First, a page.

On Boston College’s Newton Campus, law students grind through long days of classes, lengthy readings, and grueling essays with their eyes on the J.D. prize. Among them, one student is balancing this challenge with another mission.
Samantha Perlman—a third-year student at BC Law pursuing a dual degree in urban and environmental policy and planning from Tufts University—is running for mayor of Marlborough, Mass.
According to her, local government needs the touch of a new generation.
“I felt like if I wanted to see young people in office, I needed to also be willing to do it myself,” Perlman said.
Marlborough, a city of just over 40,000 residents, is a half-hour drive from BC’s campus. It is also Perlman’s hometown.
Pitted against four other candidates, Perlman is the only woman in the running and the youngest in the pool. If elected, she would be the youngest mayor in Marlborough’s history. But in this election, Perlman said age might not equal experience.
“I’m the only one who’s running who’s been elected city-wide before,” Perlman said.
Following her graduation from Emory University in 2017, Perlman said she initially worked for a civic engagement and education non-profit before deciding to return her focus to Marlborough.
“I was helping all these young people in their own communities make a difference and was also living where I grew up,” Perlman said. “It was really important for me to also be making an impact where I am.”
Perlman said this realization led her to join the Marlborough Cultural Council in 2018. According to Perlman, she then noticed how few women and young people were active in local politics—especially in the Marlborough City Council.
“It was a different perspective on the city, and I didn’t think it represented me,” she said.
So in 2019, Perlman made history as the youngest woman ever elected citywide to Marlborough City Council.
Shortly thereafter, she decided to pursue one of her long-term goals of earning a law degree. She then enrolled in a dual program at BC Law and Tufts University.
“I really believe in equality and justice and wanting to make a difference and the law being a tool to help advocate for people,” she explained.
With Marlborough City Council elections operating on a biannual cycle, Perlman said her seat came up for re-election in the fall of 2021—during her first semester at BC Law.
But while balancing her education and life as a public servant may pose some challenges, Perlman said it is important for her to use her education to give back.
“What is our degree if it’s not for the public?” Perlman said. “The education isn’t for me, right? It’s really to serve.”
Perlman added that the resources BC Law offers are helpful to running a political campaign—not to mention the support of her peers and mentors.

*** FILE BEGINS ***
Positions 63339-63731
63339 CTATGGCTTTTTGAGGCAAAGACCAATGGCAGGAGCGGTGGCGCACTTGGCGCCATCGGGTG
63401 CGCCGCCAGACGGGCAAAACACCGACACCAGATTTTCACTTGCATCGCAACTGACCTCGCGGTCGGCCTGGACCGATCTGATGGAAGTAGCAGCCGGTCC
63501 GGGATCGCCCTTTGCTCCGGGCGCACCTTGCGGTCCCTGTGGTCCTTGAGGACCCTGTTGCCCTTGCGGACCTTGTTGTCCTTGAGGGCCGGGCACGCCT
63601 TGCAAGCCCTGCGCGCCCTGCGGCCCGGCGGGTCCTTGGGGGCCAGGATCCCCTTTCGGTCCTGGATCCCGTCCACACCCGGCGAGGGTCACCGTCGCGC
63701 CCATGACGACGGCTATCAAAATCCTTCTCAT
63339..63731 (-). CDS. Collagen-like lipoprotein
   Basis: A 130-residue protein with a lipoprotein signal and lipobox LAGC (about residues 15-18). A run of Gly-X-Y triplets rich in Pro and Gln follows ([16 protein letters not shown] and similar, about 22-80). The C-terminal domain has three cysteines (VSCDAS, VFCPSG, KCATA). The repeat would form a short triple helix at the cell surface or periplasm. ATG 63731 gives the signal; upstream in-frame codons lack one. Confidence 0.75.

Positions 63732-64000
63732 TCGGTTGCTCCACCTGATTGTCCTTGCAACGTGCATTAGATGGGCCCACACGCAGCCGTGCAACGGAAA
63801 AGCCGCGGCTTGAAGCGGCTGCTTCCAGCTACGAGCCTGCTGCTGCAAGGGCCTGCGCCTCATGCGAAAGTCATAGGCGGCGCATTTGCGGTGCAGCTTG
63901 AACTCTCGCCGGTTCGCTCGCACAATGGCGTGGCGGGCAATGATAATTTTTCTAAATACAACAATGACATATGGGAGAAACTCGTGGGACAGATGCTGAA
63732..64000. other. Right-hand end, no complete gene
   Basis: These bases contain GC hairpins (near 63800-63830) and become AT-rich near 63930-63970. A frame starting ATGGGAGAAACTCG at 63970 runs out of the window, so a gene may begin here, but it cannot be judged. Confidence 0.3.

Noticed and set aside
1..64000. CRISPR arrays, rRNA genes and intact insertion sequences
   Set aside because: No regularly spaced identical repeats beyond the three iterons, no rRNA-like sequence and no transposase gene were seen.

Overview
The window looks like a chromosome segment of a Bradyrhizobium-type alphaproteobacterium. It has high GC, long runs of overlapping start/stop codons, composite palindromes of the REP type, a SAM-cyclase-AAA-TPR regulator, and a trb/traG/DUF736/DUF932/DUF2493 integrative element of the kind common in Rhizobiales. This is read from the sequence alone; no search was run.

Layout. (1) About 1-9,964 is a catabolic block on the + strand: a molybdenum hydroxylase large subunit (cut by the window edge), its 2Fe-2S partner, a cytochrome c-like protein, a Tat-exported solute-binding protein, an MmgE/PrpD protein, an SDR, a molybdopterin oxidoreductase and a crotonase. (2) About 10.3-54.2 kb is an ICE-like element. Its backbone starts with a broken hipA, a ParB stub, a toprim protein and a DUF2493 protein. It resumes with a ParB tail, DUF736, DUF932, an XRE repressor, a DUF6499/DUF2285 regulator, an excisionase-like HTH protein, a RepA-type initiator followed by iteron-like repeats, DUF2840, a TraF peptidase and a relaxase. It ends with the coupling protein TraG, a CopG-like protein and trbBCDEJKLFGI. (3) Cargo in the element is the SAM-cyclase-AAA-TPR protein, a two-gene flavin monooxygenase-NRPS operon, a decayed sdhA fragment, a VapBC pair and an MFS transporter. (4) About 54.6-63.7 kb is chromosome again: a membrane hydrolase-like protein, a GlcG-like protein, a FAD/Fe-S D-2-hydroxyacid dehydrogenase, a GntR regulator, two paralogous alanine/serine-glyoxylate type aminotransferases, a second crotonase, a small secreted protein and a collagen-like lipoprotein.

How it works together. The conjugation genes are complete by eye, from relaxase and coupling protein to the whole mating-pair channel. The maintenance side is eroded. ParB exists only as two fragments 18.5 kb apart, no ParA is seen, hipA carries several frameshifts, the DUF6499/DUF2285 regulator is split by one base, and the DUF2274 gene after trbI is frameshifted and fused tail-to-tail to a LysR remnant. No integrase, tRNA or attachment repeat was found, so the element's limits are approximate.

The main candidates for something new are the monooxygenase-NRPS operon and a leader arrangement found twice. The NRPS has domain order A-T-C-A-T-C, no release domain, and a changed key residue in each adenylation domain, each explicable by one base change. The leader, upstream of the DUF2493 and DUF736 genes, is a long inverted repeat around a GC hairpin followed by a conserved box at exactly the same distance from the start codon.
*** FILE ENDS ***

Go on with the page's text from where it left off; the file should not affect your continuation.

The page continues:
Lloyd Hancock, BC Law ’24, met Perlman in the summer before their first year of law school. He said his expectations for her future achievements are high.
“She’s not going to have an aura or, like, an air of a lofty politician about her,” Hancock said. “She sits down and talks to you just like a person—someone you would wanna be friends with.”
Though she is trying to reach a wide range of voters, Perlman said she considers herself the most progressive candidate in the running. Issues of housing, transportation, and environmental sustainability have been major focuses for her as a city councilor, she said.
“All these issues are still pertinent even if I’m in a different position, but I’d have more of a capacity to help impact them,” she said.
Perlman’s mayoral platform aims to enhance the city’s downtown area, promote civic engagement, and revitalize schools to support multilingual learners, she said.
“I wanted people to see that, you know, these suburban places also can have movement and that we can be part of that change,” she said.
Perlman said her campaign team is currently preparing for the Oct. 10 preliminary election, in which the pool of five candidates will be dwindled down to two before the general election on Nov. 7.
If she wins, Perlman would take office in early January of 2024. With that in mind, Perlman said she is aiming to wrap up law school this December—a semester early.
Lissy Medvedow, executive director of the Rappaport Center for Law and Public Policy—which holds a competitive legal fellowship that Perlman participated in this past summer—said Perlman’s early finish to law school is both atypical and impressive.
“It is generally not done and she is going to make it happen,” Medvedow said. “I think it goes to her remarkable nature and her doggedness to pursue her dreams.”
Medvedow is optimistic about Perlman’s prospects in the elections ahead.
“I expect and will look forward to her becoming mayor,” Medvedow said.
*This article was corrected from a previous version to include that Perlman was the first woman to be elected citywide to Marlborough’s City Council.